Roche Holding Ltd.'s Perjeta showed a benefit of less than 1% to survival in a long-awaited late stage clinical trial of breast cancer patients, calling into question the Swiss group's aim to combine it with its blockbuster Herceptin medicine to bolster sales as the latter succumbs to generic rivals.
In data released at the close of the American Society of Clinical Oncologists meeting, Roche said its Perjeta breast cancer-based treatment did reduce the risk of invasive cancer returning compared with Herceptin and chemotherapy combination. However, the differential was negligible, at 94.1% compared with 93.2% for standard treatment of Herceptin and chemo.
"To an extent, this result was expected," said Deutsche Bank's Richard Parkes in a note. "But the low absolute size of benefit is still underwhelming."
The late-stage APHINITY trial compared 4,805 people with operable HER2-positive breast cancer over three years, half of whom were treated with chemotherapy, Perjeta and Herceptin while the other half had chemotherapy with placebo and Herceptin.
Perjeta is one of two drugs introduced by the Basel-based group to shore up its breast cancer franchise, and its combination with Herceptin forms part of Roche's strategy to fend off a cliff-edge drop in sales once Herceptin's sales exclusivity is successfully challenged. Amgen applied for a European regulatory permission to make a biosimilar in March.
"If Aphinity had been more positive, it would at least have given Roche the chance to bundle Herceptin and Perjeta in the neoadjuvant setting and set a competitive price in light of biosimilar competition," Steve McGarry, analyst at HSBC, wrote in a note. "That opportunity is now gone, leaving the HER2 breast cancer franchise more exposed to biosimilar competition." McGarry cut his price target for the Swiss pharmaceutical group to CHF215 per share from CHF230 per share, reiterating a "reduce" rating on the stock.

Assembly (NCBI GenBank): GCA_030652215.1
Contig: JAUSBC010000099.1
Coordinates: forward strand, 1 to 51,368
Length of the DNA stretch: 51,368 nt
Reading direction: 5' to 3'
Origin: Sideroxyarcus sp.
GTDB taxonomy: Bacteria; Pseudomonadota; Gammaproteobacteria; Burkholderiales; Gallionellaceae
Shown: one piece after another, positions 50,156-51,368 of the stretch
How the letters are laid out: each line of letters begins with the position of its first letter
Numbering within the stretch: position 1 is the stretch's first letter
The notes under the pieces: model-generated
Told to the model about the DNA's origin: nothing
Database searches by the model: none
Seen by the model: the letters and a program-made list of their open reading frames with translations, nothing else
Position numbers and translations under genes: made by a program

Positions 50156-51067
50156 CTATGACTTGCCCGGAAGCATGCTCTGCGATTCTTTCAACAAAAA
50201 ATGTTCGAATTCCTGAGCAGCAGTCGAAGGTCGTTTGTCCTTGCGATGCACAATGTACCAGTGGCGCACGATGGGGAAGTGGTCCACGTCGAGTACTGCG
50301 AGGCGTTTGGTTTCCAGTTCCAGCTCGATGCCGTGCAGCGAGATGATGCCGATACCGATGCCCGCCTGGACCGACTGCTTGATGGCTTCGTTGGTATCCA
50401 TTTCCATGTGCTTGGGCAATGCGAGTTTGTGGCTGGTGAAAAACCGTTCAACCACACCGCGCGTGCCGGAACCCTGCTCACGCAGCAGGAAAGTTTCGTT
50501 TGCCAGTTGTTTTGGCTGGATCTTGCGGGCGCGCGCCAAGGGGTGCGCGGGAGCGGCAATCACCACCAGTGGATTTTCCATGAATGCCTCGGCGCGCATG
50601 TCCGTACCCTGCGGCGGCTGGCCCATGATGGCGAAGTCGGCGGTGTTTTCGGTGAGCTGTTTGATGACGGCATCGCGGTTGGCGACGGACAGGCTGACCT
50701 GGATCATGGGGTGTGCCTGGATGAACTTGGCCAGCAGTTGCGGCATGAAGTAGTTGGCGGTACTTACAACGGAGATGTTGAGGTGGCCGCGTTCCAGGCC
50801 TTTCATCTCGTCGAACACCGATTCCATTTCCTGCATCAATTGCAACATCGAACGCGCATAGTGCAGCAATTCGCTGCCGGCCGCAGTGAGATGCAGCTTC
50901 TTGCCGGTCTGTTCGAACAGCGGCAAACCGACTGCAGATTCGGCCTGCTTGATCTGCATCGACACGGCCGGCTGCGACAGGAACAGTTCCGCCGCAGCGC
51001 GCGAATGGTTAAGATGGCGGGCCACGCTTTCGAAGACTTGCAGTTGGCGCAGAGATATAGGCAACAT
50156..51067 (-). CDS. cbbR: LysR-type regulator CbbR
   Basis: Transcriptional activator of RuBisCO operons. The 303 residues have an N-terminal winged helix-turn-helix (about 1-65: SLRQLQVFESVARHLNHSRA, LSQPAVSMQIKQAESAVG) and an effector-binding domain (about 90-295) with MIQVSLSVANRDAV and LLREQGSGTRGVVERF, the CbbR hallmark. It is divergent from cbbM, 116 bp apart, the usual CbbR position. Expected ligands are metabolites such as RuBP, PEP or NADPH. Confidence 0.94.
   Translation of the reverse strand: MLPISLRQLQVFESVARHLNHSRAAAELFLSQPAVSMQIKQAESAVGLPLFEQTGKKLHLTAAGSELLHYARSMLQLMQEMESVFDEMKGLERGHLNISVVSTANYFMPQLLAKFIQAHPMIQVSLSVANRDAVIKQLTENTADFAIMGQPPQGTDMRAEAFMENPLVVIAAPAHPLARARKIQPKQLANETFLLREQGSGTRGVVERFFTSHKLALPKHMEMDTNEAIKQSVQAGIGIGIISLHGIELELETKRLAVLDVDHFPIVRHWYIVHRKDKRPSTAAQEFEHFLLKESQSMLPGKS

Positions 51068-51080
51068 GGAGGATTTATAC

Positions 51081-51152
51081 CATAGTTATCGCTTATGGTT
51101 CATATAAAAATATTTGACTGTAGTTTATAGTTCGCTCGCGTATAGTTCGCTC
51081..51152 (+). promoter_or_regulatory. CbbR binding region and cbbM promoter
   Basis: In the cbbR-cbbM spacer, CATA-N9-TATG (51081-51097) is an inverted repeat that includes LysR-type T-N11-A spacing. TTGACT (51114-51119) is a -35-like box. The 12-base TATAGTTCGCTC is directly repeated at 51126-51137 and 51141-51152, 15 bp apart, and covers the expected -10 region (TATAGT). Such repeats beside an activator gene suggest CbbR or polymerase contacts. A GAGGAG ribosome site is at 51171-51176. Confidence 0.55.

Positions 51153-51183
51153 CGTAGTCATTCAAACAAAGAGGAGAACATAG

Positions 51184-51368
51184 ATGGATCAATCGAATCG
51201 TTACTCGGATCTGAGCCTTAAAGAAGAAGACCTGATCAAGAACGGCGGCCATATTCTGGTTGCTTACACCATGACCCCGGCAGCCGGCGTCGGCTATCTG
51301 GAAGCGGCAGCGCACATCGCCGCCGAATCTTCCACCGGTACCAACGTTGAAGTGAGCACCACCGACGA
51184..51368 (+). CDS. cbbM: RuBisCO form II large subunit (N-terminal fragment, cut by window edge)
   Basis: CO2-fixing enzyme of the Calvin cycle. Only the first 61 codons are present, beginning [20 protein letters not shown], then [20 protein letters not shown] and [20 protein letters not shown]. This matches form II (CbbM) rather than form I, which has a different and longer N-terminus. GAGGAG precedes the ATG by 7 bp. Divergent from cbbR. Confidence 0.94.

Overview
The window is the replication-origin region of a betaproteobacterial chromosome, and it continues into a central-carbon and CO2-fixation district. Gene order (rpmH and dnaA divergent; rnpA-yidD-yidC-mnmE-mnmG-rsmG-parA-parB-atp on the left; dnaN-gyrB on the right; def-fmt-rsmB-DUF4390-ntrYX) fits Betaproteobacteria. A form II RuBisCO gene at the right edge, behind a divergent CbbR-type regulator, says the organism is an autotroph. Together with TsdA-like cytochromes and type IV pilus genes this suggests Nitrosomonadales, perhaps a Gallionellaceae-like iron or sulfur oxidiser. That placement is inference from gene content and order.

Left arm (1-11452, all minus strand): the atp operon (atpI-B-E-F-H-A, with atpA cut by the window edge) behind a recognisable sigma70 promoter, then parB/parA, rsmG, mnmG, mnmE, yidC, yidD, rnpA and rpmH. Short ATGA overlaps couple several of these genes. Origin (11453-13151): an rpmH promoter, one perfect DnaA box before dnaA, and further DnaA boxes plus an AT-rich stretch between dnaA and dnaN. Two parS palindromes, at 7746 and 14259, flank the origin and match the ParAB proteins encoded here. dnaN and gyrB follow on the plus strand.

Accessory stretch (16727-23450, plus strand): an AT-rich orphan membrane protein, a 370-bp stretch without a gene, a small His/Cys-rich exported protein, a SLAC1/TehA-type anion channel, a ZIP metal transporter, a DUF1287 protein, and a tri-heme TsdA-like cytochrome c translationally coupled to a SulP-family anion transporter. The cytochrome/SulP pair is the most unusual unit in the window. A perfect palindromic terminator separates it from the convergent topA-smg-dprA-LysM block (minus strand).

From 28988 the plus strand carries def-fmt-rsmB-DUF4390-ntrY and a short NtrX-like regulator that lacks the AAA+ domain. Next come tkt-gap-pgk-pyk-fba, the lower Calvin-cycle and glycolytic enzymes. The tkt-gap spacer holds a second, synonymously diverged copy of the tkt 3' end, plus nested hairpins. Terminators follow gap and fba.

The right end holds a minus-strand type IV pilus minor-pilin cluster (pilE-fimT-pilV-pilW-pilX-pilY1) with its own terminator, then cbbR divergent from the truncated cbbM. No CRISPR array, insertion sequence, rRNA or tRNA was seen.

HER2-positive breast cancer is an aggressive form of the disease that affects 1 in 5 people diagnosed with breast cancer. Perjeta targets the HER2 receptor and is designed to prevent it from pairing with other HER receptors that help tumors to grow and survive. It is one of three cancer treatments Roche developed that target the HER2 pathway, along with Kadcyla and Herceptin. When combined with Herceptin, Perjeta is believed to create a stronger blockade of the signaling pathways, preventing tumor growth and cell survival, according to Roche.
Deutsche Bank's Parkes said his forecasts imply that Perjeta will capture 65% of the current Herceptin adjuvant market. "We expect Perjeta adjuvant use to be limited to the most at-risk patient populations and even here cost-benefit will remain a significant debate."